Telling our truth

Much of what passes for history in this country and elsewhere is intelligent speculation.
People get most of their history from novels, movies, TV and stories told to them as children. What we learn in school is connected to those stories just enough to render them (seemingly ) truthful, but does anyone really believe that George Stanley knew what Louis Riel was thinking and feeling when he wrote his book about the Metis of Manitoba?  
Indigenous writers have to develop that capacity to speculate or we are left to the works of those telling stories about us from another room. We become part of the background if we let that happen. They will see us as objects and not as family.
But like those others, in order to speculate intelligently, Indigenous writers need to know themselves and have a belief in the humanity of our people and then they need to develop a degree of confidence in their knowledge bordering on arrogance. That’s why Joseph Boyden’s books Three Day Road, and Through Black Spruce were so compelling, and why his new one The Orenda is even better. It is not so much a story about us as it is our story. It’s not our story in the sense that it is about us but because it belongs to us. It tells them who we were, and are.
He continues to grow as a writer. A work of fiction it certainly is but you can see his confidence in the truth of the story.

About Senator Murray Sinclair (retired)

Ojibway Anishinaabe Inini Mizhanagheezhik (n’dizhinikaaz) Namiigoonse (n’dodem) Lawyer, Mediator, Public Speaker Currently Canadian Senator for Manitoba Justice of the Court of Queen's Bench of Manitoba (2001-2016) Associate Chief Judge off the Manitoba Provincial Court) (1988-2001) Co-Commissioner of the Aboriginal Justice Inquiry of Manitoba) (1988-91) Paediatric Cardiac Surgery Inquiry Judge (1997-2000) Chair of the Truth and Reconciliation Commission of Canada (2009-2015) Thinker, poet, writer, philosopher, speaker.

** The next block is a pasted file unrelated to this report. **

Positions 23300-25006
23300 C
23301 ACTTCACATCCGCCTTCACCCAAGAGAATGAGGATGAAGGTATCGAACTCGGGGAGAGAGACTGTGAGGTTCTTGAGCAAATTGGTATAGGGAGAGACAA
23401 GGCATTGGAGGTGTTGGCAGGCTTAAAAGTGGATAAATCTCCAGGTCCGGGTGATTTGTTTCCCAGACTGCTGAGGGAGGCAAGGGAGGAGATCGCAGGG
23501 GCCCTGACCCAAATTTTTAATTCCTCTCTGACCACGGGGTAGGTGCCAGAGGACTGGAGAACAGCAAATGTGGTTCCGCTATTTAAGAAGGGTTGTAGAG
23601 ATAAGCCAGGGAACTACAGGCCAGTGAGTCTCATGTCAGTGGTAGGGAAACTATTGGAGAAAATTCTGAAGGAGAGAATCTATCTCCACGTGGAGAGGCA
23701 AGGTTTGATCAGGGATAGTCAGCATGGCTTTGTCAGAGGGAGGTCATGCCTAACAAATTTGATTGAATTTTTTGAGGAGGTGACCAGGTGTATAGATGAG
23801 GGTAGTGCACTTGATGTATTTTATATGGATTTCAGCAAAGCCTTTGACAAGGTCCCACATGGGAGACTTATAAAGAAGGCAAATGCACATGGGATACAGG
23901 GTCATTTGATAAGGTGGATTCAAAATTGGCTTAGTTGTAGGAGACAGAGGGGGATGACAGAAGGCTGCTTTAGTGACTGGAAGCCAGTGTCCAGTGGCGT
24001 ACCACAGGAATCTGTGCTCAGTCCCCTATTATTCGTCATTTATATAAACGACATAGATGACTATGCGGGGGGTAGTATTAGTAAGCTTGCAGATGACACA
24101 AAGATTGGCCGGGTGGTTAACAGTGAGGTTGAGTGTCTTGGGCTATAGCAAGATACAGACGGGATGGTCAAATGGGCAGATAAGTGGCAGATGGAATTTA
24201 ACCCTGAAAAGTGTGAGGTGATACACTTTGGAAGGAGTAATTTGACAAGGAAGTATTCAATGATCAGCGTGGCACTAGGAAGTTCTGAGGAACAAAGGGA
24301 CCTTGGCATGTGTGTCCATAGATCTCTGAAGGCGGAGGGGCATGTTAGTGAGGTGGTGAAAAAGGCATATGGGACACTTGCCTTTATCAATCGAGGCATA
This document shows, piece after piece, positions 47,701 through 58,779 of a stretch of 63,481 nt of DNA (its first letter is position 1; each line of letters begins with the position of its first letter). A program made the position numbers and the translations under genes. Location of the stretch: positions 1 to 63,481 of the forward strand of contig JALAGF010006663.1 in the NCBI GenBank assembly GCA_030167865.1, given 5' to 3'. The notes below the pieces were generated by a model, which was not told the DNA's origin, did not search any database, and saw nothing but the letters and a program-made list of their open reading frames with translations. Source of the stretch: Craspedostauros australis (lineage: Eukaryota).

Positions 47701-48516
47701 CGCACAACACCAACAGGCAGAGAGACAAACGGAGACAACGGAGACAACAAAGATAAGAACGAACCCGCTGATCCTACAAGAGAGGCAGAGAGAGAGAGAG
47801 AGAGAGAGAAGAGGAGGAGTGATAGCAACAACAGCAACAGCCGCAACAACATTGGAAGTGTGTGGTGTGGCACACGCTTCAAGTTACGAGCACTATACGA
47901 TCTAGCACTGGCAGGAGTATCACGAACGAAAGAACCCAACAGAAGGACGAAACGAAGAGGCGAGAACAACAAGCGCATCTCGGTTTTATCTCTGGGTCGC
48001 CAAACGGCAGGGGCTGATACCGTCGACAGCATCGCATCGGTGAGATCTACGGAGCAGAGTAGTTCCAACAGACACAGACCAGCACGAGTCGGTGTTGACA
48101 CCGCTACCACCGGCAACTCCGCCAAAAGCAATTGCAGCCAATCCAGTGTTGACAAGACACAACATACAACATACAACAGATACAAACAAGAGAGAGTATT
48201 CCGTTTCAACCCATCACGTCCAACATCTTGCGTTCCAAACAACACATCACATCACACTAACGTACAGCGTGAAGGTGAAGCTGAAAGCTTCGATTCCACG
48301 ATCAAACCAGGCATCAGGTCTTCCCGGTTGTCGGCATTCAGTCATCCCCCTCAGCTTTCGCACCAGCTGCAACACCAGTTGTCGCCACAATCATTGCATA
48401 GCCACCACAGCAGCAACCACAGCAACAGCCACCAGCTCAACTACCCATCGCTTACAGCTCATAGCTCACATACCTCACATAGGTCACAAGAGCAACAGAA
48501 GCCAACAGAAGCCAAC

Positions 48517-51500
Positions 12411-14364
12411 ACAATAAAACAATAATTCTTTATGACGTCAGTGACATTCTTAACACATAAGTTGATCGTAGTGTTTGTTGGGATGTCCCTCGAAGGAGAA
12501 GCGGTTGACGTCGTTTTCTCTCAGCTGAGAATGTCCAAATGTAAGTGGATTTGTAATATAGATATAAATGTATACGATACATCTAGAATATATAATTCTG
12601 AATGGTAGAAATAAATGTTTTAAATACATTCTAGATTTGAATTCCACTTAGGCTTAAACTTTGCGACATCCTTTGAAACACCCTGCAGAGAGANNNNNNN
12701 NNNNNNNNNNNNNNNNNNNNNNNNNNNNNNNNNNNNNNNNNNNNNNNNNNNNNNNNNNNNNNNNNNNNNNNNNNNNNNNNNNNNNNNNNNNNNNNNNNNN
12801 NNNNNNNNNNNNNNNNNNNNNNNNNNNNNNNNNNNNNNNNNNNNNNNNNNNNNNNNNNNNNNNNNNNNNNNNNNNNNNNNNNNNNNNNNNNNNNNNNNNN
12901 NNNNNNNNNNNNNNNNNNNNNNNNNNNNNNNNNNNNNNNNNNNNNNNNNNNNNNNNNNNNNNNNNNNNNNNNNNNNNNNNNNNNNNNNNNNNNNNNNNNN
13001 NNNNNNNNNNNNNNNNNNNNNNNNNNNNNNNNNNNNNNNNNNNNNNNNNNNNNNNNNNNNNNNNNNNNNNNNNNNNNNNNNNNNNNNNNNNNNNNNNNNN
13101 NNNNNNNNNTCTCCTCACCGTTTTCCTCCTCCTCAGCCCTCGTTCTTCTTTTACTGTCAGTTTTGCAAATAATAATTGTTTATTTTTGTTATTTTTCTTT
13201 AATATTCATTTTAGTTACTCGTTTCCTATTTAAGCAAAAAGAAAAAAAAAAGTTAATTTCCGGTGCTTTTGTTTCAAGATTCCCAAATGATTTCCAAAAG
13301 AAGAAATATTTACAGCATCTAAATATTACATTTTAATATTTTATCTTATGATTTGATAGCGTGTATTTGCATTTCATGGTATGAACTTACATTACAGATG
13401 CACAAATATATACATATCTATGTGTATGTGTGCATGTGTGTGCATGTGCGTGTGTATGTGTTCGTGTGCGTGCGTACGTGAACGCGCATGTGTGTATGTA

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1 Response to Telling our truth

  1. I talk about this all the time, as an indigenous writer, and am appalled at the absolute claim non indigenous writers make to our stories. I recall one person at a writing event, speaking casually to a renowned writer about wanting to do some “native stuff”. That is what our history, our stories are to the non indigenous writer. Stuff. I have also tried and tried to get this notion across that “knowledge” of our history is gleaned from every source available including “fictional” pieces of work. Non indigenous writers claim that they have a “right” to write whatever they want. But what about the responsibility? How does that “right” to free speech balance with the responsibility to understand that they cannot tell our stories because they do not know our stories. Non Indigenous writers trying to tell our stories, is the same as a cat trying to convey the perspective of a dog. Not possible. I am so thankful for people who will stand and say this, out loud.


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